The heavy lifting for the NFL Draft is over. The first two days of the best (and only) current spectacle in American sports have come and gone along with the anticipation of what John Elway and the Denver Broncos will do with their plethora of selections.
The question of 'What will the Broncos do with all their picks in the draft?' has been replaced by 'How will all these puzzle pieces fit together?'
Until training camp and preseason (whatever that looks like this yer) is underway, no one will know for sure what the Bronco’s plans are for their newly-acquired players but that is too long to wait. Instead, let us speculate as to how the five prospects Denver selected in the top-100 will fit into the current Broncos’ depth chart.
Who said guessing season was over with the draft and all the mocks surrounding it finally going away?
Round 1, Pick 15: Jerry Jeudy, WR, Alabama
With their first pick in the draft the Broncos selected their first player from the University of Alabama all-time under Elway. Jeudy does not possess the blazing speed of Henry Ruggs, nor the physicality and above-the-rim ability of CeeDee Lamb.
However, Jeudy might be the singular best fit of any receiver in the 2020 class in new OC Pat Shurmur’s scheme. Jeudy is coming out of Tuscaloosa with a PhD in route running as one of the better technicians to come out of the college ranks in many years.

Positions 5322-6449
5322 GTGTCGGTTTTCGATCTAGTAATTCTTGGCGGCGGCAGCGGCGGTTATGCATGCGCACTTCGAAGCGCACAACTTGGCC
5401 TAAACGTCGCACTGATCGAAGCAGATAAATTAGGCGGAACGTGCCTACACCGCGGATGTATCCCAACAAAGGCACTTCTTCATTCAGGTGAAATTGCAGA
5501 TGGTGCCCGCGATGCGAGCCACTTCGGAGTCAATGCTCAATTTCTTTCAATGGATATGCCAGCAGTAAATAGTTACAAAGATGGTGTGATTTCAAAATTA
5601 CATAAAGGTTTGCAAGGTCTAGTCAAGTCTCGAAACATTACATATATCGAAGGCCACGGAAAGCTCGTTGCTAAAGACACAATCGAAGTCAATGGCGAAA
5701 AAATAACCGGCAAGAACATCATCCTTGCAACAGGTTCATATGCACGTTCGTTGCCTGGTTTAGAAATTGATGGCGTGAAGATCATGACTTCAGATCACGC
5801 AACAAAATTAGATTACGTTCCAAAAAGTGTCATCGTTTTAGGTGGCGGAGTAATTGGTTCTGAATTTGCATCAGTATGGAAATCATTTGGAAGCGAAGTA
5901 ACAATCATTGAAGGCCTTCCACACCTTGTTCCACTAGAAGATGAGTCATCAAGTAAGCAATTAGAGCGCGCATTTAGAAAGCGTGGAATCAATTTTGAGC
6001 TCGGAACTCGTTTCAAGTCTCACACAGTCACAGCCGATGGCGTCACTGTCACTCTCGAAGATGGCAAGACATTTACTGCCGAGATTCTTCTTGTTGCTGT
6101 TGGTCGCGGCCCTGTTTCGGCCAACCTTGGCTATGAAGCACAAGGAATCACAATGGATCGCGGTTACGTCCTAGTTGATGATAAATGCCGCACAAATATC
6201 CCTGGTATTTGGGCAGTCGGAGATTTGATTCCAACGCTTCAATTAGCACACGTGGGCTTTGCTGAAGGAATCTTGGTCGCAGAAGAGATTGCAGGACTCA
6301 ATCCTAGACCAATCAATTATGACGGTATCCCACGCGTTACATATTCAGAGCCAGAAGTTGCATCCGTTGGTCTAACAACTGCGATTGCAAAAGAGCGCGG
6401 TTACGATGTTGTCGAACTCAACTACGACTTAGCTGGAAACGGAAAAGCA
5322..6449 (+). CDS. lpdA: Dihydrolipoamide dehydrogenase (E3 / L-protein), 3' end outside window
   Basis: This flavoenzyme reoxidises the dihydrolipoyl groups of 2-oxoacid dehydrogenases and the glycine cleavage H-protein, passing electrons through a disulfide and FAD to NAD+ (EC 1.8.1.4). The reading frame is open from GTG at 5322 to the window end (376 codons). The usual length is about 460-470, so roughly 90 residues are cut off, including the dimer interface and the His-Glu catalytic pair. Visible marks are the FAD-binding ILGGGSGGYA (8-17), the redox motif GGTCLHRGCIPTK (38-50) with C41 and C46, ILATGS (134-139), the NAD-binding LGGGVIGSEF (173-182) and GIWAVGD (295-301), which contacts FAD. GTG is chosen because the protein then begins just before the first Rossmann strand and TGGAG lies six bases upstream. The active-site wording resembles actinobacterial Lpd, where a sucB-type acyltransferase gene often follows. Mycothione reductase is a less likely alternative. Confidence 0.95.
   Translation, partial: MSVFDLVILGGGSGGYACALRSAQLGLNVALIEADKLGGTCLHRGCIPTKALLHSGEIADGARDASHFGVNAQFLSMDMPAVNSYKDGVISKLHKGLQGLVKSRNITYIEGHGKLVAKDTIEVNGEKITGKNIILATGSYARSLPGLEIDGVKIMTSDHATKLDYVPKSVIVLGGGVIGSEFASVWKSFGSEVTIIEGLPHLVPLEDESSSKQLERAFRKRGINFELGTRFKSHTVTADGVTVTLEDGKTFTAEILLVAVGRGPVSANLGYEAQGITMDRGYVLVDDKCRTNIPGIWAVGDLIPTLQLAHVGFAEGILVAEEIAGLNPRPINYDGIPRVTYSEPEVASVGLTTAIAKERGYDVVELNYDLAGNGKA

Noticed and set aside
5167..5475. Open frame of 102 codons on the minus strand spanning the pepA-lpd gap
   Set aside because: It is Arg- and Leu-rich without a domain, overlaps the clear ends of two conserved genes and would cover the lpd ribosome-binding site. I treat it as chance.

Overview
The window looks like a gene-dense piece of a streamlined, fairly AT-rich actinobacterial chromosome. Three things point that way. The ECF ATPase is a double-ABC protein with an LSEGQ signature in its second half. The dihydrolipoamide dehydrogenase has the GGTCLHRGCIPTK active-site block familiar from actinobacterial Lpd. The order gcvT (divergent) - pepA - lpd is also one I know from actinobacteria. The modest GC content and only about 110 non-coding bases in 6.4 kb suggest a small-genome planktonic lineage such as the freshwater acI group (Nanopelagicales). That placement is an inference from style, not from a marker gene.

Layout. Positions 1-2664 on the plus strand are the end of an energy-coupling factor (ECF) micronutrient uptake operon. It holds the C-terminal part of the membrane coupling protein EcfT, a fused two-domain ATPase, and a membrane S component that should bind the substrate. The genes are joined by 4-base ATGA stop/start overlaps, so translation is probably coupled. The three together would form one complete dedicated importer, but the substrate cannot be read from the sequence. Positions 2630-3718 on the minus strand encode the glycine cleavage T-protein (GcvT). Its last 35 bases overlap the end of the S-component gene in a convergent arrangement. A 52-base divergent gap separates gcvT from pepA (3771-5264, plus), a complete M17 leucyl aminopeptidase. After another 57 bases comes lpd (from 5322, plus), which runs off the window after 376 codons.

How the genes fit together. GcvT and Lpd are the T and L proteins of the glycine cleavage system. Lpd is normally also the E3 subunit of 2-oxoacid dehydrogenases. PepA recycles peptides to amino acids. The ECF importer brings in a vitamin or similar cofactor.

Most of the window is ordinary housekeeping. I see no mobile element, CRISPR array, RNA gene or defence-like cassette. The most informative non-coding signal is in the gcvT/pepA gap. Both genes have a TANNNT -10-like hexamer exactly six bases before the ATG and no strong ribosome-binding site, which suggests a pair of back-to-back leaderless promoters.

Jeudy isn’t just savvy in how he runs his routes and creates separation, but he also possesses underrated speed, running a 4.45-second 40 at the NFL Combine on top of excellent yards-after-catch ability. His start-and-stop in his routes and after the ball is in his hands can only be described as ‘special’.
While Jeudy is an excellent prospect, he isn’t ‘perfect’. He is rather skinny which could lead to some issues against physicality at the next level both at the line of scrimmage and at the catch point. He does not possess the best hands, indicated by his 8.3% drop rate, and he rarely faced press coverage in college playing a majority of his reps from the slot.
Jeudy will likely play multiple WR positions out of the gate from the slot and the ‘Z’ alignment. His best work in college was from the slot which seems like the easiest transition for him at the NFL level as slot receivers can be ‘hidden’ from press-coverage.